mtg 1: DC circuits html
mtg 2: Handy Cricket
lab 2 html
mtg 3: LogoChip
lab 3 lab 3 html
Lang Ref pdf
PIC 16F876 docs pdf
mtg 4: Project Ideas
assignment 4 html
mtg 5: Bus Projects
lab 5 html
mtg 6: PCB and CAD
lab 6 html
EAGLE home page
EGX-300 Manual pdf
tangible bricks html
project plan html
PCB tutorial html
project report html
Doll Talk pdf
Clay illustration pdf
Navig. Blocks pdf
Cognitive Cubes pdf
Physical Programming pdf
Folk Computing pdf
91.548 Robotics I Spring 2003
Prof. Fred G. Martin
Olsen 208 (office)
Olsen 306 (lab)
978/9341964 (office phone)
Thursday evenings, 5:30 pm 8:15 pm, OS 414 and OS 306
We will typically meet first in 414 for lecture/discussion and then
move to 306 for lab during class hours.
The class is scheduled for 2.5 hours. We will take a 15 minute
break in the middle. The break does not count toward the
Schedule to be announced.
Course Web Site URL
The class will make use of two books:
There will be additional handouts of reading and reference material.
Discussion Site URL
There will be a discussion site / bulletin board for the class.
It will be linked from the course home page.
This class takes a broad view of what robotics means.
For our purposes, robotic systems are systems that interact with
people, each other, and the world around them, using sensors,
actuators, communications, and a control program.
The term robot, is too mentally confining. The images
that come to mind when someone says robot is likely one or
the other of: factory automation (assembly lines and mechanical arms),
humanoid robotics (e.g., C3PO), and mobile robots (BattleBots and the
While all of these things clearly are robots, by my
definition and thinking, so too are:
- musical light shows, particularly ones that may incorporate
environmental sensing or sound processing into their control the
equipment's movement and illumination;
- highway monitoring and control systems, with distributed nets of
traffic sensors, ways of redirecting traffic, and human-supervised
- hydroponic farms, with chemical sensors and environmental
- exercise machines, which incorporate body sensors and other features
to monitor and guide human performance.
The course will be a combination of a hands-on, project-based class
and a graduate reading and discussion seminar.
The specific concepts, technologies, and methods which will be
- Embedded development, including use of the Cricket (a simple yet powerful
embedded controller), the LogoChip,
a unique programming environment for PIC code development, and PIC
assembly language. Students will also be free to choose other
processors for their own projects.
- Writing drivers for interfacing to various sensors and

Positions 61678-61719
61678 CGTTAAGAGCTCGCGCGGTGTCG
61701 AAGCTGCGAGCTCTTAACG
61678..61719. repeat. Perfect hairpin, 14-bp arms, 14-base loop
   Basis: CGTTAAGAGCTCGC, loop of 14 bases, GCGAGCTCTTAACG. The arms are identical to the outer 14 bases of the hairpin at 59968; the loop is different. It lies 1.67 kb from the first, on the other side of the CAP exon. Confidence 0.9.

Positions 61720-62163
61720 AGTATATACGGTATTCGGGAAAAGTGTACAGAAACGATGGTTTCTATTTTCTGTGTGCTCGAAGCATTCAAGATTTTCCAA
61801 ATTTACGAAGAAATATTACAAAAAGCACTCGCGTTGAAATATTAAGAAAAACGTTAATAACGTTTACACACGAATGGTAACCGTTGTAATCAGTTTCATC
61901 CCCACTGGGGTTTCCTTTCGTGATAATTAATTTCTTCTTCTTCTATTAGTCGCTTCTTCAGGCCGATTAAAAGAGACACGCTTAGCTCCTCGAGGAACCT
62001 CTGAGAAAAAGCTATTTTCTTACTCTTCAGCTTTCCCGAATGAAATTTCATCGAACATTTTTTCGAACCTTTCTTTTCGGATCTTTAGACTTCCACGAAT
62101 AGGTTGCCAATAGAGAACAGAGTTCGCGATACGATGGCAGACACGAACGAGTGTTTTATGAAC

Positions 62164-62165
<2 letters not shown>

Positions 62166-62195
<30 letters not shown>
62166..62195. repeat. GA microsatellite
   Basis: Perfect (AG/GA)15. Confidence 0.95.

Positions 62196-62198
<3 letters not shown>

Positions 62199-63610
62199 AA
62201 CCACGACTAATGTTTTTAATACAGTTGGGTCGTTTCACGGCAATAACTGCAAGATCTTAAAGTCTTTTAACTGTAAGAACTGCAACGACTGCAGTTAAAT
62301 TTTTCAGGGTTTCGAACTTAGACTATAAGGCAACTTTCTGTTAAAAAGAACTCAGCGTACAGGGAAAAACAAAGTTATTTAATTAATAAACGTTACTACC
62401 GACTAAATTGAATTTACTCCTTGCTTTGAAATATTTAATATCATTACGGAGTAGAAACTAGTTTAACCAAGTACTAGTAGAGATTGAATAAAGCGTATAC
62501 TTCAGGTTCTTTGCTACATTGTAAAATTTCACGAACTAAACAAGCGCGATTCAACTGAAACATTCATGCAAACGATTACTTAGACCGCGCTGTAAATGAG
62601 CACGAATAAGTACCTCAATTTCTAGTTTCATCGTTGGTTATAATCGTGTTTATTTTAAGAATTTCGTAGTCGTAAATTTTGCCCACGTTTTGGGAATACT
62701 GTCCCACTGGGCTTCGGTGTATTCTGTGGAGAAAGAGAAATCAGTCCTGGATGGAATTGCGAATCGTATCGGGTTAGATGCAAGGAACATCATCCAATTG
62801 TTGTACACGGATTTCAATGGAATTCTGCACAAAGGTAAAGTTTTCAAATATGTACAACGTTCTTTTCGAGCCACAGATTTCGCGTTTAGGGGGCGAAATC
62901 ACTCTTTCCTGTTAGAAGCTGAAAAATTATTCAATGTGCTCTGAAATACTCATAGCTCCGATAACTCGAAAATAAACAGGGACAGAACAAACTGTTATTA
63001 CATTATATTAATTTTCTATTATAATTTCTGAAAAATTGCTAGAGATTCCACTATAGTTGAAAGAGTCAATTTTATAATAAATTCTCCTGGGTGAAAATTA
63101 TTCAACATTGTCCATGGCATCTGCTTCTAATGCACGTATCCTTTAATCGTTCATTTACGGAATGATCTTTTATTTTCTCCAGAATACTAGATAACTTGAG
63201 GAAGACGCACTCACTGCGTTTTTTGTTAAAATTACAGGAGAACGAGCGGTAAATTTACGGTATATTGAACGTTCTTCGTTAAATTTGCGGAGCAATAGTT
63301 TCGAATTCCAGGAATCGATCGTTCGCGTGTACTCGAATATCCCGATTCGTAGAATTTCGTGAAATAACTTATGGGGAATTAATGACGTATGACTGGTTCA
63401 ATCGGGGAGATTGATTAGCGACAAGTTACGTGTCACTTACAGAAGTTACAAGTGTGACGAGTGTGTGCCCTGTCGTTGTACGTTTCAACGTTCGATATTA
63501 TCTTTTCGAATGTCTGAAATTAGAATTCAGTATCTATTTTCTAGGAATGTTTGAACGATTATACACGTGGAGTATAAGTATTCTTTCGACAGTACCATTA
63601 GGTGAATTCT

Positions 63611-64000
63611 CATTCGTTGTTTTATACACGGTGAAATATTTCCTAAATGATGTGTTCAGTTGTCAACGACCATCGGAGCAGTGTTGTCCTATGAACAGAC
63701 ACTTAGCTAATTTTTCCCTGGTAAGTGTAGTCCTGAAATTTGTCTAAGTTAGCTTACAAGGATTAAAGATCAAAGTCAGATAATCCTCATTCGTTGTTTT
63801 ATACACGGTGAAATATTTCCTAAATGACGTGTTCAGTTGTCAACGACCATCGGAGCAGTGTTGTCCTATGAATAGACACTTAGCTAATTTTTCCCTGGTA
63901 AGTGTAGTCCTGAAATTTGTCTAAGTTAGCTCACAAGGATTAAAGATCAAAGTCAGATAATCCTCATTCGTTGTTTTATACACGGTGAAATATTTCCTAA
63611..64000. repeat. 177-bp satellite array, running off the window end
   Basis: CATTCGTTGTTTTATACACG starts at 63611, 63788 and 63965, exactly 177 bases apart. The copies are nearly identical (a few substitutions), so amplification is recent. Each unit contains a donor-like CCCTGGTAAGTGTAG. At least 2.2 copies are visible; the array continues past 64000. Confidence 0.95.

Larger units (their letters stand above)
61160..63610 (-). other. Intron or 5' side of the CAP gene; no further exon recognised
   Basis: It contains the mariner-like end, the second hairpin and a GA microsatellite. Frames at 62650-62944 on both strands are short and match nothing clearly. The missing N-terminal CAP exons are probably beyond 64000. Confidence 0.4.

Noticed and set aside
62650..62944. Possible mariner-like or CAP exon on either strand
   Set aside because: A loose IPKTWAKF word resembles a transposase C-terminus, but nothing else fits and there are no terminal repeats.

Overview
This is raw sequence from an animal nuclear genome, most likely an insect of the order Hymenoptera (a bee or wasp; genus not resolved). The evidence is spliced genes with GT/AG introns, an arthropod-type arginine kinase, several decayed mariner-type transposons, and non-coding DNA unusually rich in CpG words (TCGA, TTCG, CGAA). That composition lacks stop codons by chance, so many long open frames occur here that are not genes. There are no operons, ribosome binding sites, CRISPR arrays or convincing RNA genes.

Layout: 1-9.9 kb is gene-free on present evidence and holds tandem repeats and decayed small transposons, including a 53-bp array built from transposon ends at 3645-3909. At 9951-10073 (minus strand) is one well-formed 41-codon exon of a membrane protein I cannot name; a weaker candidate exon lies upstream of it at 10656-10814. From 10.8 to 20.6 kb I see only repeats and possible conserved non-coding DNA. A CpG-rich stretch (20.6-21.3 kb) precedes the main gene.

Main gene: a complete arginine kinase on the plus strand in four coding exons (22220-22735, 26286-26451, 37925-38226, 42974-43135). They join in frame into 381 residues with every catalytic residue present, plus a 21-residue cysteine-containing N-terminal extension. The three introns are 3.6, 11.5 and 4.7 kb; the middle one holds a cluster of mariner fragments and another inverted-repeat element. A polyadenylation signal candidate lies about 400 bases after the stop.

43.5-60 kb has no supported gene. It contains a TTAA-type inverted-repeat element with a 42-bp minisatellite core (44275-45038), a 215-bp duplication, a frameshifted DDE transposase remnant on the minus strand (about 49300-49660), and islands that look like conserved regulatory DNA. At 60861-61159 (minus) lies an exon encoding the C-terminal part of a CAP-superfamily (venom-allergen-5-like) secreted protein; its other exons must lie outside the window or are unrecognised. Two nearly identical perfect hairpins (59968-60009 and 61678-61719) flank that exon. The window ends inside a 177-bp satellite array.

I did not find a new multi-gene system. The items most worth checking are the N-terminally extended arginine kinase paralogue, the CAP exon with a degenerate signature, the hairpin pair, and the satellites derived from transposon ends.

actuators, including assembly language coding, circuit design, and
networking of physically separate devices
- Circuit design, including theory and practical approaches,
Ohm's law, voltage dividers, sensors, op-amps, transistors, diodes,
H-bridge circuits, inductance, power supplies. Also construction
techniques including prototyping, electronic CAD, and printed-circuit
board design and fabrication.
- Mechanical design, including use of 2- and 3-D CAD software;
rapid prototyping tools (Roland
EGX-300 desktop engraving machine).
- Communications, including serial RS-232, 40 kHz modulated
infrared (e.g., Sony consumer remotes), IrDA, i2c, and Cricket Bus,
including implementation methods with UARTs, bit-banging code, level
shifters, and drivers from conventional high-level languges. Students
will be invited to also explore USB, radio, TCP/IP and other relevant
The course has no specific prerequisites (other than good standing
in the Department), but you must be willing to deal with a course that
involves as much problem-finding as it does problem-solving.
In other words, the class will introduce you to a rich set of
methods, tools, and techniques, but it will be up you to generate
interesting projects and then carry them forward.
In practice, this will mean a solid six to ten hour time commitment
per week, outside of classroom hours, for practical work in the
Engaging Computing Lab (OS306).
In addition to introducing the aforementioned technologies, the
class will explore a number of applications areas, including:
- Toy design including audio I/O, sensor I/O (including object
detection), actuators (lights, movement), interaction with
screen-based computer or TV.
- Interpersonal communication based on wearable computational
- Environmental installations such as museum exhibits,
spatially distributed computation (e.g., Pinwheels),
- Ubiquituous computing such as traffic sensing
nteworks, process control, and distributed data collection.
- Artistic applications such as the Cabaret Mechanical Theatre and
the ArtBots exhibition.
Students are expected to create/present the following
- Two substantial projects. The first is to be exhibited at UML Botfest on March 29, 2003; the
second is due at the end of the term.
- Two detailed project write-ups. One of these will be a web site;
the other will be a publication-quality paper in the style of a short
- One researched technology analysis, which will include an in-class
presentation and an executive summary/user guide handed
out to the class.
- Various small labs assigned (all must be completed).
Thursday, 17-Apr-2003 21:41:47 EDT